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Ann Romney and Breast Cancer

How Ann Romney Was Diagnosed and Battled Breast Cancer


Updated June 08, 2011

Written or reviewed by a board-certified physician. See About.com's Medical Review Board.

Ann Romney, wife of presidential hopeful Mitt Romney, was diagnosed and treated for early stage breast cancer in 2008. Soon after her diagnosis, she released a statement saying she had been diagnosed with ductal carcinoma in-situ (DCIS), a non-invasive type of breast cancer that is considered to be a precancerous form of the disease.

After a routine mammogram, the then 59-year-old underwent a lumpectomy, followed by radiation therapy. While DCIS is not life threatening, when left untreated, in some cases it can become invasive. According to the American Cancer Society, 1 in 5 cases of breast cancer diagnosed are DCIS. Risk factors include:

Other risk factors include being a carrier of the BRCA 1 or BRCA 2 gene, having a family history of breast cancer, and also early onset of menstruation (before age 12) and/or late menopause (after 55).

Ann Romney's Diagnosis with DCIS

Romney's diagnosis came following a routine mammogram. It was not clear whether she experienced any symptoms at the time of her screening. It is common for women to not have any symptoms with DCIS. This makes having a regular mammogram essential for diagnosing breast cancer, especially early cases of the disease, as in Romney's case. The National Cancer Institute reports that 80 percent of women with DCIS are diagnosed through routine mammograms.

Though uncommon, when DCIS symptoms are present, women may experience a lump in their breast or armpit. Nipple discharge may also occur.

Ann Romney's DCIS Treatment

Romney underwent a lumpectomy, a procedure that removes only part of the breast. The goal of the procedure is to remove the abnormal breast while conserving as much healthy breast tissue as possible. Most women who have lumpectomies do not need any type of breast reconstruction surgery.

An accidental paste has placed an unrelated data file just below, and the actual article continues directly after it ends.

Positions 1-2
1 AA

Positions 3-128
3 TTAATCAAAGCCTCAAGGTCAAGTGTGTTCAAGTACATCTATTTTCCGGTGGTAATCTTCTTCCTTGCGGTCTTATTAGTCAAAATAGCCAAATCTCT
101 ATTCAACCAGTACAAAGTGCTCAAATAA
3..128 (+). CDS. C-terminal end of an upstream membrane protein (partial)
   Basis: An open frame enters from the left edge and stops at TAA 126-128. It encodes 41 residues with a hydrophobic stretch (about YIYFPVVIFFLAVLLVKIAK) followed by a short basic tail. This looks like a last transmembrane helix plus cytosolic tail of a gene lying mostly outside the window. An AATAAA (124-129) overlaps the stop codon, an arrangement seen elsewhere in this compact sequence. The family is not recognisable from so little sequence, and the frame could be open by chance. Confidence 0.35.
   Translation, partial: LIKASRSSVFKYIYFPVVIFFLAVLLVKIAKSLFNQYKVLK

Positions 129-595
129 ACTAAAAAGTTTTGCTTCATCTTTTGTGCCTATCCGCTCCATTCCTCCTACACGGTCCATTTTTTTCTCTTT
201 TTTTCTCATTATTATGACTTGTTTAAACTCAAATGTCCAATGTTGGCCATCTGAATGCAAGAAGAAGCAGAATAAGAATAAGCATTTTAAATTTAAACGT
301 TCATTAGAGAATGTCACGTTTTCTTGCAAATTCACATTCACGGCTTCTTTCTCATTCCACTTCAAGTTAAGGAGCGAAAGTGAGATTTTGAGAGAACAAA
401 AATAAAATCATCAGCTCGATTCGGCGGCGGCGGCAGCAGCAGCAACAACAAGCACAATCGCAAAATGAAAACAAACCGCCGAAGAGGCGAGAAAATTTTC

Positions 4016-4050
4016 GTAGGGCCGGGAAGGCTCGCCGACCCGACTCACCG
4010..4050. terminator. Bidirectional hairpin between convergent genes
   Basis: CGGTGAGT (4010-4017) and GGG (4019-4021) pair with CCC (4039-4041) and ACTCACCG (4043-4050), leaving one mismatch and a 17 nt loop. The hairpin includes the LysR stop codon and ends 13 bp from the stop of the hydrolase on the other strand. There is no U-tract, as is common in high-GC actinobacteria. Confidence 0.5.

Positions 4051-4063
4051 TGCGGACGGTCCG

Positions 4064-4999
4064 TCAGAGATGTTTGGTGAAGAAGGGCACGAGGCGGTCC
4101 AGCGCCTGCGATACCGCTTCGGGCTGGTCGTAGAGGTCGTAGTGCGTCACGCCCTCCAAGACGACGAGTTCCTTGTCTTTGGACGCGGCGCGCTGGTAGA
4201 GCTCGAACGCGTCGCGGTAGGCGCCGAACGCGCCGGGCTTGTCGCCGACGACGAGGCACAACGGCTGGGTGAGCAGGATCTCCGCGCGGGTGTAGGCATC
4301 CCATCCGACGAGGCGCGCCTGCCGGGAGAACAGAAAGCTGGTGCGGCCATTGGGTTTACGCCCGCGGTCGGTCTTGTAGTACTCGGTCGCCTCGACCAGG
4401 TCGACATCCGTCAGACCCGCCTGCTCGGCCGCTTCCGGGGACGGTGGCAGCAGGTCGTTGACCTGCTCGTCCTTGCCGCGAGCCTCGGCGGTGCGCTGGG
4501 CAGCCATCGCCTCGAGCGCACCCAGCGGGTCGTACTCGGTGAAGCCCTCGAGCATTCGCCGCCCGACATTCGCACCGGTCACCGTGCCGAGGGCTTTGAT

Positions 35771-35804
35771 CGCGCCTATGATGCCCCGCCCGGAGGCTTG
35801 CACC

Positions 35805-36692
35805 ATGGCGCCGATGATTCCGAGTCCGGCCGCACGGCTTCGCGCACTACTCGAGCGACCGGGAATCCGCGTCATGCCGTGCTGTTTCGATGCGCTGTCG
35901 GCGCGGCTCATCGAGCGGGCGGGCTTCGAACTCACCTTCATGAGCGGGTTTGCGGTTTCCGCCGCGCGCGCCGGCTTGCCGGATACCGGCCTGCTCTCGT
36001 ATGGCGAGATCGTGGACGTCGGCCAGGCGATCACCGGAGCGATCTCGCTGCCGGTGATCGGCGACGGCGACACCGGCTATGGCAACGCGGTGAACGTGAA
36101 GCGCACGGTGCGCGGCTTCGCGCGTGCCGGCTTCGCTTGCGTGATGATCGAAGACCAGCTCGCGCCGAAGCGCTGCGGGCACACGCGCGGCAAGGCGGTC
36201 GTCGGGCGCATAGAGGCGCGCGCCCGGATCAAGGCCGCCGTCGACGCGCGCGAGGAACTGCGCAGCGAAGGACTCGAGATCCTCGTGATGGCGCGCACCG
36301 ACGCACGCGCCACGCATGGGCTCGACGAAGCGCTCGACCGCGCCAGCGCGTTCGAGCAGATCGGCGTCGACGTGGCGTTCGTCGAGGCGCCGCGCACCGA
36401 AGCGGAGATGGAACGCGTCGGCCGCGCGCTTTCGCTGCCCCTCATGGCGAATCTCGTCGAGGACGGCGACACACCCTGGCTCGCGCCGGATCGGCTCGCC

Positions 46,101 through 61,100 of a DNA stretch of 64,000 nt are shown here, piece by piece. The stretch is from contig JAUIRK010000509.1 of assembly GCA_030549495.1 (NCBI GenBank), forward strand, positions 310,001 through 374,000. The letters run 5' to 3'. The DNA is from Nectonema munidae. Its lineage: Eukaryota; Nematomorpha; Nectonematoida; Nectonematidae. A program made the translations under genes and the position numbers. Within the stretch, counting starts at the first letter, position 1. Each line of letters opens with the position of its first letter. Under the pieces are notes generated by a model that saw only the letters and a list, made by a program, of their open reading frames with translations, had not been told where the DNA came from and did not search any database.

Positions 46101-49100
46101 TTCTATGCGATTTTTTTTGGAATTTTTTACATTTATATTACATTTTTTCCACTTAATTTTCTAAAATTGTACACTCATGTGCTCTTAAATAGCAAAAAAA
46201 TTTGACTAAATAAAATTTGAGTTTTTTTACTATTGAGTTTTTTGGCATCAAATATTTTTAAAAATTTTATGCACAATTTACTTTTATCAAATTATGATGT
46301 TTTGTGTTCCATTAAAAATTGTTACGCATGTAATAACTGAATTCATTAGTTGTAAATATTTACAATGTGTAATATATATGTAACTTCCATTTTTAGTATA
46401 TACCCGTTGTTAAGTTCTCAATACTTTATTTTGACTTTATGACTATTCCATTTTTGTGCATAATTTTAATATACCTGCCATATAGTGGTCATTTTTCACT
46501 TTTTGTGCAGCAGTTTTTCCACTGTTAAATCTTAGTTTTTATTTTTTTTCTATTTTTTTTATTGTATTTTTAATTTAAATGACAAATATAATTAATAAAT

Women with a greater extent of DCIS may require a mastectomy, the surgical removal of the entire breast. Many women with DCIS only require a lumpectomy, however. Many factors are considered when evaluating the need for a lobectomy and mastectomy. Lumpectomy Versus Mastectomy: 10 Questions to Help You Decide

Romney also had radiation therapy after her lumpectomy, which is a standard for most women who have a lumpectomy to treat DCIS. Radiation therapy reduces the risk of a recurrence.

A side effect of having breast cancer surgery and radiation therapy is lymphedema, a condition marked the excess accumulation of lymph fluid in the tissues. In women undergoing breast cancer treatment, the result is temporary or chronic swelling in the arms, breast and chest.

Life After DCIS

Romney has remained relatively private about her diagnosis and treatment with DCIS. She has said that horseback riding helped her to cope with her health problems, which also include having multiple sclerosis.

After treatment, some women must have more frequent mammograms, even if they had a mastectomy. Regular screenings help to diagnose a recurrence earlier. The typical interval is every six months after a lumpectomy, at least for a few years.

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